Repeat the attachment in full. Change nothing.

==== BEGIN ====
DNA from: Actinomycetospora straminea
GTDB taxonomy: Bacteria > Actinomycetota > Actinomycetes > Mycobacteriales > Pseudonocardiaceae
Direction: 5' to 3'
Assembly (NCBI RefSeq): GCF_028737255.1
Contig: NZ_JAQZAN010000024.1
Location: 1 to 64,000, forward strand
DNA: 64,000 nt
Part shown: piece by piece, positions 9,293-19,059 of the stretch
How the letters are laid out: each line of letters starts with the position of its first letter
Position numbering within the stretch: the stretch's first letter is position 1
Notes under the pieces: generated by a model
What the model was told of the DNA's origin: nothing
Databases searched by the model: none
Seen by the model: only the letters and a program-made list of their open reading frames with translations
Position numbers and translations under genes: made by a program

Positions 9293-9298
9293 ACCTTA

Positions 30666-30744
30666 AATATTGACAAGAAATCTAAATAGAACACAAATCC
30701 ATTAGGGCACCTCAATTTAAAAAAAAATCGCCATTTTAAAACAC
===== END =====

DNA from: Actinomycetospora straminea
GTDB taxonomy: Bacteria > Actinomycetota > Actinomycetes > Mycobacteriales > Pseudonocardiaceae
Direction: 5' to 3'
Assembly (NCBI RefSeq): GCF_028737255.1
Contig: NZ_JAQZAN010000024.1
Location: 1 to 64,000, forward strand
DNA: 64,000 nt
Part shown: piece by piece, positions 9,293-19,059 of the stretch
How the letters are laid out: each line of letters starts with the position of its first letter
Position numbering within the stretch: the stretch's first letter is position 1
Notes under the pieces: generated by a model
What the model was told of the DNA's origin: nothing
Databases searched by the model: none
Seen by the model: only the letters and a program-made list of their open reading frames with translations
Position numbers and translations under genes: made by a program

Positions 9293-9298
9293 ACCTTA

Positions 30666-30744
30666 AATATTGACAAGAAATCTAAATAGAACACAAATCC
30701 ATTAGGGCACCTCAATTTAAAAAAAAATCGCCATTTTAAAACAC